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Re: Reputation as a major check on malpractices



Hello People:  I guess just when you were happy that I have faded out,
here I am back!!  After reading with interest your postings for three
weeks, I can confidently report that things are cloudier on this list
and people are still going round and round in circles!

Those of you who have experince working with the GOI (government of
India) are so badly "burnt" that you cannot envision ever a time in
the distant future when government in India will be corruption free
and will do what it was meant to do in the first place.
Sanjeev, please accept my thanks for what you have done on and for
this disucussion.  
However, I was perturbed by two things in your write up.   First, 
Alan Greenspan has not single-handedly done anything so spectacular
that you are worshipping him just as people worship ministers in
India.  I pointed out in my earlier posts that it is time that we
start seeing the importance of INSTITUTIONS in a democracy.  Looks
like that you are still more focused on the INDIVIDUAL.  It is
institutions such as the Federal Reserve that make the individual look
good,  even the best in the field.  However, without the backing of
the INSTITUION the individual is useless.   I have no doubt Alan
Greenspan will whole heartedly agree with me.    However, that does
not mean that Alan Greenspan is not a "hero" of some sort.  Yes,
individual talent and leadership matters.  Mr. Greenspan is doing a
great job.  But so is his "TEAM" of analysts and other governors and
board members. 

The central point raised in your post that reputation is a check on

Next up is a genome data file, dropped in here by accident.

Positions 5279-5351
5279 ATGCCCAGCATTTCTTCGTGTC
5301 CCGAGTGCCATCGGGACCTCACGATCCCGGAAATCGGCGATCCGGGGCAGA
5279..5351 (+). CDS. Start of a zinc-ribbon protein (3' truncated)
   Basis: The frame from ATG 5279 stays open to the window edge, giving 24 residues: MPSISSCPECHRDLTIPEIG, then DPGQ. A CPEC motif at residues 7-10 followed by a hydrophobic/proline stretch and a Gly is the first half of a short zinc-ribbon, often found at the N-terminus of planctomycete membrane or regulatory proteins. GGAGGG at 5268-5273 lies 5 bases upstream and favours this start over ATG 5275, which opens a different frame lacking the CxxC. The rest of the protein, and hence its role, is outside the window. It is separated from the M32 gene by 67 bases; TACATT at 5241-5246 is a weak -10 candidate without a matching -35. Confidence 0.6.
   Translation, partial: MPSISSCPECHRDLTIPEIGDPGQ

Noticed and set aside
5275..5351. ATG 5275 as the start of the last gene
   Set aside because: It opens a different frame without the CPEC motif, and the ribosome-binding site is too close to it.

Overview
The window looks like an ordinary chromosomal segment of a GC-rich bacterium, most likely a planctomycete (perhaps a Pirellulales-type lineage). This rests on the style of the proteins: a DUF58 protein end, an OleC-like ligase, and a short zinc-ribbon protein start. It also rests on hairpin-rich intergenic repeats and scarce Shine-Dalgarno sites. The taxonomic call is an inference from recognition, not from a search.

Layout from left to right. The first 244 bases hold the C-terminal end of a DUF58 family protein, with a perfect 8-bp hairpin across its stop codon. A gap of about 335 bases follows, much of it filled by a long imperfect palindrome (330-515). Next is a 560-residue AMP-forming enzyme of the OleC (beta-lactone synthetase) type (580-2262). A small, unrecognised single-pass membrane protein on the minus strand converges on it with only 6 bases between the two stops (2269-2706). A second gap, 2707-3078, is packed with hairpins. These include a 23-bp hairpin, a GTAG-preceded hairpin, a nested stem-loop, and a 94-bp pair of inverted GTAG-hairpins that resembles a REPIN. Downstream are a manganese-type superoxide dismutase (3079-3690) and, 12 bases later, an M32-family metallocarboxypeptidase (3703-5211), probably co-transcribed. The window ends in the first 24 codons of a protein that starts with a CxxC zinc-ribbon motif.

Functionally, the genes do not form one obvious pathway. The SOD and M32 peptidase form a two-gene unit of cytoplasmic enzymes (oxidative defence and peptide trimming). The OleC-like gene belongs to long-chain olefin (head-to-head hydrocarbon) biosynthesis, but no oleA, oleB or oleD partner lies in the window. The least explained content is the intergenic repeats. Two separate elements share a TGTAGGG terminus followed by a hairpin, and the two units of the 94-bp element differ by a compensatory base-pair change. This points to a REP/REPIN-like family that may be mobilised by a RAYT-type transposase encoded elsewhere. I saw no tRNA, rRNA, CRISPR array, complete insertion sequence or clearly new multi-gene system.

business malpractice is true -- but, once again, let us put that into
proper context.  Most of the time this will only apply to businesses
who have made a name for themselves in the eye of the consumer. In
India also you can trust reputed companies.  For example, while buying
a cold drink, I am far better off buying Thumbsup or Fanta rather than
a drink bottled by a "local" bottler. But not all businesses deal
directly with the cosumer. That is why despite what Mr. Greenspan
says, public is demanding MORE meat inspectors in the USA.  Why? 
Because many meat packers work in the backwaters and supply meat to
large buyers.  Yes, they have everything to lose if meat is
contaminated -- but THAT DOES NOT GUARANTEE THE SAFETY OF MEAT. 
Neither can more inspectors.  However, it does minimize the risk,
provided the inspectors are doing what they are supposed to.
In short, as we have already talked about that government always has a
crucial role in development as it does in public safety and public
health.  ONCE AGAIN THE PROBLEM IS NOT WITH INSPECTORS but with the
system.
It is no use creating more inspectors in a system where they can be
bought by businesses or misuse there positions.  THAT IS WHAT I MEANT
THAT WE ARE STILL GOING AROUND IN CIRCLES.  At the beginning of this
debate I had pointed out that CORRUPTION IS NUMBER ONE PROBLEM IN
INDIA.   The BDP group on this list wants to avoid tackling this
problem.  Instead, they keep going off on tangents.
I had pointed out that corruption exists because basic democractic
norms about individual and governmental authority are ignored or
flouted  (please see my earlier postings).
Second, corruption exists becuase the "system" allows both parties
(bribe giver and bribe taker) to hide assets.  The bribe giver gets
away because there are no internal audit prinicples that are being
adhered too.
The bribe taker gets away because the system allows him to HIDE
ILLEGALY ACQUIRED ASSETS.(something which is impossible in the US, for
example)

I HAD ALSO POINTED OUT THAT THE 0NLY WAY YOU CAN CHANGE THIS SYSTEM OF
PROTECTION IS THROUGH TECHNOLOGY AND PROFESSIONLISM.   Technology
means introduction of fool proof method of records, change of
ownership in assests, and transactions related to these assests.  
Because most systems are manual (bank records for example) the bribe
taker can easily hide his/her identity and transact business with
impunity.  Without technology you cannot have systems such as national
id numbers for businesses as well as individuals (as was proposed on
this list).
But for some reason the power of technology and professionalism (I
think I have defined that before) you will have a continuance of the
status quo.   Do not expect business to perform as long as there is